'Pepsi, Where's My Jet?' Offers Lessons For Marketers, Agencies


Image above: John Leonard, the guy who wanted a Harrier jet from Pepsi.


In mid-November, exactly two weeks after Netflix began taking advertising, the streamer premiered “Pepsi, Where’s My Jet?” Although this four-part documentary features a Pepsi commercial and lots of Pepsi product, it’s about as far as you can get from either a paid sponsorship or a product placement deal.

Instead, “Pepsi, Where’s My Jet?” turns out to be a suspenseful case history of a marketing campaign that takes a possible wrong turn. It’s set in the 1990s, the campaign is “Drink Pepsi, Get Stuff,” and the featured commercial offered viewers merchandise rewards in exchange for buying Pepsi -- including a Harrier military jet.

Or did it? Despite the lack of a disclaimers in the spot, PepsiCo claimed the jet offer was a joke. A 21-year-old, John Leonard, took it seriously. Or did he? Whichever, Leonard set out to claim his Harrier jet.



He teamed up with an older businessman named Todd Hoffman. Together they took on PepsiCo in a case that’s now regarded as a milestone in the boundaries of contract law.

Older readers may know how this story ends, but not the journey Leonard and Hoffman took to get there. I remembered neither the journey nor the ending, and I won’t spoil the plot here.

In any case, I found one strand of “Pepsi, Where’s My Jet?” -- a focus on Leonard and Hoffman’s now-25-year-old friendship -- a bit labored, especially attempts to equate the fight against Pepsi with their frequent mountain-climbing trips over the years. These segments helped drag out this otherwise entertaining film perhaps an episode too long.

On the other hand, I rather enjoyed the supporting cast, most likely because of their marketing industry connections.

Representing corporate America, they’re

  • Brian Swette, then chief marketing officer of Pepsi, and now president/co-founder of Nestle’s Sweet Earth Natural Foods.
  • Jeff Mordos, then chief operating officer at Pepsi’s ad agency, Omnicom’s BBDO North America, and now a consultant to CPG companies.
  • Michael Patti, then creative director for BBDO, and later chairman and chief executive officer of Young & Rubicam’s New York office.

The three execs give their side of the story in separate interviews. Since the judge in Leonard vs. PepsiCo (who happened to be Kimba Wood, of later “Nannygate’ fame, who lost out on becoming U.S. Attorney General because she had hired an undocumented immigrant as a nanny)  refused to take their depositions over two decades ago, that omission can be said to be rectified here.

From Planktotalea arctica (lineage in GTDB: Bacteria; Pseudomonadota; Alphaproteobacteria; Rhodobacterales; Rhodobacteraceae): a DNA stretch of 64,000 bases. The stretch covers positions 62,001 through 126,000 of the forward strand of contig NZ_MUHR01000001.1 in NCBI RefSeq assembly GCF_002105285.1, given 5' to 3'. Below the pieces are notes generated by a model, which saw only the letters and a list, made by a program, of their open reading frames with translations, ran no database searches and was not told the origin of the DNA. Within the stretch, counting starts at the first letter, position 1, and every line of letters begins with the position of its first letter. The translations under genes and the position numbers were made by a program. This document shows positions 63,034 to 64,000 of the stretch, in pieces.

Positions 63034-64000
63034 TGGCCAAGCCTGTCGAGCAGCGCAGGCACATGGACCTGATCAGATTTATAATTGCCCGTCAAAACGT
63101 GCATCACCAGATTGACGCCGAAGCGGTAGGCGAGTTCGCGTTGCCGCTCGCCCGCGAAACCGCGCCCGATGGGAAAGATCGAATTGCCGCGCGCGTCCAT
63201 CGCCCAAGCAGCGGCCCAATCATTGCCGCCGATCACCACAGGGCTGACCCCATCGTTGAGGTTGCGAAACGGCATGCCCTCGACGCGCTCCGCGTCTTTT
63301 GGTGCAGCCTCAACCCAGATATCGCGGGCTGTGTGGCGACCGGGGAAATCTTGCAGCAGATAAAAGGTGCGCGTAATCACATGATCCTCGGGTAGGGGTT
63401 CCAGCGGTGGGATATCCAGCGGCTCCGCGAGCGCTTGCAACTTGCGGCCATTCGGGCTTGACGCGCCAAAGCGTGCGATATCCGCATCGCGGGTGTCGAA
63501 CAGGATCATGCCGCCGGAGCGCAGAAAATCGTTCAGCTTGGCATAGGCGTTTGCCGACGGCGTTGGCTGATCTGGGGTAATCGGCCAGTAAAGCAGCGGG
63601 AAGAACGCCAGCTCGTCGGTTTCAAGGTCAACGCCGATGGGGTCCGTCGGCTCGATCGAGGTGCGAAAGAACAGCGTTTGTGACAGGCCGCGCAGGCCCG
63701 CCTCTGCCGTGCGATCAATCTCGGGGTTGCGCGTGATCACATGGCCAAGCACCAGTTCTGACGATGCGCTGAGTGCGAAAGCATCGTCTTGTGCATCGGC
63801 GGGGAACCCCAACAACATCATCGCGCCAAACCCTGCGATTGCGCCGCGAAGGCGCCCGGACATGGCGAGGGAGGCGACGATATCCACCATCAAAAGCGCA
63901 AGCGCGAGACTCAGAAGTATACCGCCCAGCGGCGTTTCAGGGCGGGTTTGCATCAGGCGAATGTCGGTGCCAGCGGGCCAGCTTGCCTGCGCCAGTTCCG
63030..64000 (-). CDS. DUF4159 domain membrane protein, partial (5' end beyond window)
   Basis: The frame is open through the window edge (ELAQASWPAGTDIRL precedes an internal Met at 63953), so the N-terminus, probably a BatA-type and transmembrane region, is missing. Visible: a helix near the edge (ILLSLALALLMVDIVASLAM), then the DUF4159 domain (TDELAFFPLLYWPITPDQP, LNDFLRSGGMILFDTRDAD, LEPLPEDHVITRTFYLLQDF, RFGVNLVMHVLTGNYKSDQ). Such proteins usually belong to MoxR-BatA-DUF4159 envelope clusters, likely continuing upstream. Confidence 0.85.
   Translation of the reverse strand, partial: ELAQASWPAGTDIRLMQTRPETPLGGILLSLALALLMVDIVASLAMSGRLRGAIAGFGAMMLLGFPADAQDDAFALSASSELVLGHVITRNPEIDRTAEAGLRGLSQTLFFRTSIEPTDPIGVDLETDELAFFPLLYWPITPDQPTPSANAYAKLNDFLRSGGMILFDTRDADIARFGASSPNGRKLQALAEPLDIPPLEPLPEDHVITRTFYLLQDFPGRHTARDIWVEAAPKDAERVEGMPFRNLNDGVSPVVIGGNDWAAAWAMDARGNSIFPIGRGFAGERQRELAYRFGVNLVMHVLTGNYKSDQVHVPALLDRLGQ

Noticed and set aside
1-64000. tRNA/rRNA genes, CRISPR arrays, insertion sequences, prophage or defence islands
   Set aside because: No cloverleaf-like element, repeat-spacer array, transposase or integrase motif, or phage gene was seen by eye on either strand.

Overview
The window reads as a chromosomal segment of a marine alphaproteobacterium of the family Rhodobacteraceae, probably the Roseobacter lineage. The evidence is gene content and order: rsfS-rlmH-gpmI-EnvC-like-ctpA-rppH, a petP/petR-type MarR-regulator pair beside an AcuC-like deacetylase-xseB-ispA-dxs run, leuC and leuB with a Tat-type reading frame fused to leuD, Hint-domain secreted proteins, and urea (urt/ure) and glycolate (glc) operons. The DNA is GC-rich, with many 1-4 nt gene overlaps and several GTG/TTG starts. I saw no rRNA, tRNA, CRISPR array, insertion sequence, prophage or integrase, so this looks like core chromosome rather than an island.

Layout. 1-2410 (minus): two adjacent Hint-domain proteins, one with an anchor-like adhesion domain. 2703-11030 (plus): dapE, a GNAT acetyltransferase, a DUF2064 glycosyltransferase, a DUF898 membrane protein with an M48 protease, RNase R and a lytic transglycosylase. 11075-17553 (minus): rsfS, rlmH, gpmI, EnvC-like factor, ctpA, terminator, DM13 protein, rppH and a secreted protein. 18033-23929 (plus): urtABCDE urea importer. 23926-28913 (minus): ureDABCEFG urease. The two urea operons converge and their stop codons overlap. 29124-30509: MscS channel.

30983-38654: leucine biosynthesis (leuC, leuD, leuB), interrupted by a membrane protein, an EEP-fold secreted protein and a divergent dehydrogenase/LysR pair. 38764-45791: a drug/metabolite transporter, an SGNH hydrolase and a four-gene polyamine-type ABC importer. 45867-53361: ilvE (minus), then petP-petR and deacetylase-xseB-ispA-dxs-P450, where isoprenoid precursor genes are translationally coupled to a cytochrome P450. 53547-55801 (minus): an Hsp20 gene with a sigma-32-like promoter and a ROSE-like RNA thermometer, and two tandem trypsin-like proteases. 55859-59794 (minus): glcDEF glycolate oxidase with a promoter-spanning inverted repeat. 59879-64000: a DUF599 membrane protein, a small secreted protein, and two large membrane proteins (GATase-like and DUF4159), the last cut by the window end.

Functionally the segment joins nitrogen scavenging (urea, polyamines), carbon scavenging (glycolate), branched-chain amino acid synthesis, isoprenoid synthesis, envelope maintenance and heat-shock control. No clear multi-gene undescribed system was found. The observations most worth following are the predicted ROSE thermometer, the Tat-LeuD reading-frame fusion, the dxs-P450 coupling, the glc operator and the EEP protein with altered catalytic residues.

Image above: Still from the commercial that caused all the trouble for Pepsi.

So what finally comes out in the final episode represents a classic case of creatives vs. “the suits.” Suffice it to say that Patti emerges as my hero, such as when he calls the judge’s final opinion “funnier than the commercial.”

Also interviewed is David Nachman, Leonard’s lawyer in the case, who -- long after his role  in the Coke vs. Pepsi “cola wars” -- recently achieved more fame by taking on Purdue and the Sackler family in the opioid wars.

Then there’s Michael Avenatti, he of Stormy Daniels ame, who at the time of filming had already been convicted for attempting to extort $25 million from Nike. He’s interviewed while he’s under house arrest.

On behalf of Leonard, Avenatti -- not yet a lawyer at the time -- dug up dirt on Pepsi (Hoffman calls it attempted blackmail), launched a massive pro-Leonard PR campaign, and then planned an anti-Pepsi ad campaign under the banner, “Pepsi. Deceiving a Generation.”

All in all, “Pepsi, Where’s My Jet” offers an impressive cast of characters, a story with several twists and turns, and a lesson of sorts for marketing and ad agency executives.

Hoffman ends the documentary with lines that could work equally well for viewers of the film: “Thank you, Pepsi for running false and misleading advertising. We never would have been here without you.”

1 comment about "'Pepsi, Where's My Jet?' Offers Lessons For Marketers, Agencies".
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  1. Clark Celmayster from Endeavor, December 19, 2022 at 9:06 a.m.

    This started back in the 60's with subliminal TV advertising, to today's blatent just come out and say it!

    Today you have the whole of Social Media and pre Musk Twitter, who colluded with almost every Main stream media platform from print to digital, radio, politicians, the whole government, the DOJ, Academia, to create a totally fake nararative (still happeneing today) about Trump and Russia and just about any other malicious idea they could think of, to brainwash the now leftist Sheeple. 

    Along the way, you had the greatest fake adverting Pharmaceutical Covid Vaccinations and face masks marketing still going on that killed as many people as did the actual China unleashed, Biological weapon virus. Which has raked in hindreds of billion$ for the Pharmas and gave them full immunity against lawsuit for deadling and debilitating side effect for the vaccines!

    Let's not also forget at least 40 years of subversive socialist indoctrination, in our schools, Universities, entertainment, that is now the Woke movement whose latest ideologic disease is that all conservatives are evil and enemies of America!

    What Pepsi did was kindergarden level compared to the last 6-7 years of hardcore Socialist takeover! This includes every of aspect marketing, both blatent and subversive!

    One upon a time our country had morals and belived in Freedom. How have we become so complacent and compliant? It's not as if we didn't see it coming nor, actually fought against it!

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